Pale yellow is the most common color of Sunstone to find in the public collection area. Keep in mind that the only facility here is a vault toilet and there is no shade. Bring plenty of water and food with you as the nearest convenience store is 23 miles away, as are gas stations. (Scroll to the bottom of this article for an interactive map of the Plush area.)
Roads into the collection site aren’t well-maintained, so a high-clearance vehicle is strongly recommended. My little Honda made it just fine, however, it can be pretty rough on axels and cv joints (you’ve been warned). Dirt/gravel roads become impassable in rainy conditions, even for 4x4s, so we also recommend visiting from June to October.
Private Pay-to-Dig Sites
Double Eagle Mining Company
The fee at the Double Eagle Mine is $60 per person (kids 12 and under are free!) for one pile of unsorted and unsifted raw material to shovel and screen yourself.
The mine is a privately owned environmentally conscious mining operation founded in 2004 by owners John and Debbie Aldrich. John is of Native American heritage, so the couple believes strongly in sustainable practices and the preservation of the mine for years to come.
Spectrum Sunstone Mine
The mine is owned and operated by High Desert Gems & Minerals, founded in 1995, and was featured on the Travel Channel’s Cash and Treasures.
Fees here are variable, but several options are available to would-be day miners. Spectrum Mine provides the pile of raw ore and you spend the day digging through it to keep everything you find. Virtual digs are also available. For a fee, a professional miner will sort through an ore pile and mail you all of their findings…you never even have to leave your couch (although the DIY part of things is half the fun in my opinion).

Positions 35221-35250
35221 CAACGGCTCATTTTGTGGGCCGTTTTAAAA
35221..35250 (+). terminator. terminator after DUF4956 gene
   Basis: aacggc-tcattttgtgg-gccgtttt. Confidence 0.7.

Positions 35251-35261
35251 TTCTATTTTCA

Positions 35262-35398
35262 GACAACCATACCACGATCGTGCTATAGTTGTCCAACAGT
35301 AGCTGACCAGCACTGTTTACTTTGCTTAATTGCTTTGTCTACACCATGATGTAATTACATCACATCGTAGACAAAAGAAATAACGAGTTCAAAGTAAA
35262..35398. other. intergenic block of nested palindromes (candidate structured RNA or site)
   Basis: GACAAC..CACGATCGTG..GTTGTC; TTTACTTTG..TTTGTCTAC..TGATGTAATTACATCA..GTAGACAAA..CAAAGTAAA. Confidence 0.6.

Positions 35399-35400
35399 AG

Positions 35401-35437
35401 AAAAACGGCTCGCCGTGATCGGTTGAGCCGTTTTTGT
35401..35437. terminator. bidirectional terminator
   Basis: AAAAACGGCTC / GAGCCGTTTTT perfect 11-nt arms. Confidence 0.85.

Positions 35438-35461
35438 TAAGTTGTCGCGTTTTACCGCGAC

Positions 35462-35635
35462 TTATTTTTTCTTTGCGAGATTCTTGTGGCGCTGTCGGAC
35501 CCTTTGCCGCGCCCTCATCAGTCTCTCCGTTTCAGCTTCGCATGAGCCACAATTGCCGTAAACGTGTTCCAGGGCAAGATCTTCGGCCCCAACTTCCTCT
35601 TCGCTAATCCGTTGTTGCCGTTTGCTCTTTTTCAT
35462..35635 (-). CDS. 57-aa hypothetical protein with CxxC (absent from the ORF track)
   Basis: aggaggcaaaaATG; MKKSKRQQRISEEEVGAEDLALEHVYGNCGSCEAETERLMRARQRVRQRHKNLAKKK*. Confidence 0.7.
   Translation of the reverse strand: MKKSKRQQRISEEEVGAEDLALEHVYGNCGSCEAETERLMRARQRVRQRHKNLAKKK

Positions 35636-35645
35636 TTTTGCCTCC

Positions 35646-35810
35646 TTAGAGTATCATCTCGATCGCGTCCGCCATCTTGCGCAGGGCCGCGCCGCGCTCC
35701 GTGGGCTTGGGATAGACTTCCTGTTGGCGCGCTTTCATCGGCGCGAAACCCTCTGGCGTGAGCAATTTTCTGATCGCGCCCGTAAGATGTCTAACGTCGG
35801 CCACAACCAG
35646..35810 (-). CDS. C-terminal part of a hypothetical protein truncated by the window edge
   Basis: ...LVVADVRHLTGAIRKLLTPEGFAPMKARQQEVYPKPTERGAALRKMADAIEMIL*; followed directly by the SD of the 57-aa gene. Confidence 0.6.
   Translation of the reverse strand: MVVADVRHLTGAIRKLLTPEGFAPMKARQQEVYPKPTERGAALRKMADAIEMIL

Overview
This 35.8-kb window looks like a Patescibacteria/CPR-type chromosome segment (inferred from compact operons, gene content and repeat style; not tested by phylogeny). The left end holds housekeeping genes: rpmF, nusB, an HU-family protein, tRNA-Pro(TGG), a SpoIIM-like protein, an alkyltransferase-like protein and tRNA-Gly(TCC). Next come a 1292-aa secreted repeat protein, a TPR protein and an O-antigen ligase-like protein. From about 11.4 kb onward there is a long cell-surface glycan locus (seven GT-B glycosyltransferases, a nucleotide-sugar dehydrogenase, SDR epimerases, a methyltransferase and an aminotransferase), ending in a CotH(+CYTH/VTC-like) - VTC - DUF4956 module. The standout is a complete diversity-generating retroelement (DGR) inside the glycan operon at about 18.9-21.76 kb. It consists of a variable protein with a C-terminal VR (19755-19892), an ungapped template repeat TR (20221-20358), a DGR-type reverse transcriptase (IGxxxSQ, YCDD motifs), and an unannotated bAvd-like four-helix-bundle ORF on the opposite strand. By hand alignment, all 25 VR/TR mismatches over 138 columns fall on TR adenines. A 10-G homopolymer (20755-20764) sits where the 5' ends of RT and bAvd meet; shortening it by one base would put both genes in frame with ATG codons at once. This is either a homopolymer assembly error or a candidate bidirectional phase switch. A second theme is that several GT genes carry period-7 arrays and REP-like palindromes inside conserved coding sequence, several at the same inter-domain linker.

Dust Devil Mine
Dust Devil Mine promises that all the raw ore you sort through is truly “virgin”, straight from the ground.
Back in 1991, rock hounds Terry and Jude Clark and Don and Patsy Buford decided to scout out BLM land for potential mining claims, and Dust Devil was born. They are unique in that there is no fee charged to dig; you pay based on the wholesale value of the stones you decide to keep with no obligation to take home any. There’s also no charge for clear sunstones, so many folks will take away beautiful stones for free.
What Should I Bring With Me to Dig For Sunstones in Oregon?
Whether you decide to go for a fee-dig or try your luck at the free collection area, certain items are a must:
- Good Shoes
- Plenty of Water
- A Hat or Bandanna to cover your head
- Full Tank of Gas
- Fully Charged Cell Phone and/or GPS Device
- Digging Implements such as a Shovel and Pick-Axe
- Good Gloves
- A Bucket for your finds
- Screened Sieve or Collandar (optional)
- A Knee Pad for kneeling (optional)
Where to Stay Near Plush, Oregon
All of the above-mentioned mining claims allow camping and RVing on their property, and some have Tipi rentals too. Rough Camping is also always free on BLM public lands.
Are You Ready for Your Oregon Sunstone Adventure? Let’s Hit the Road!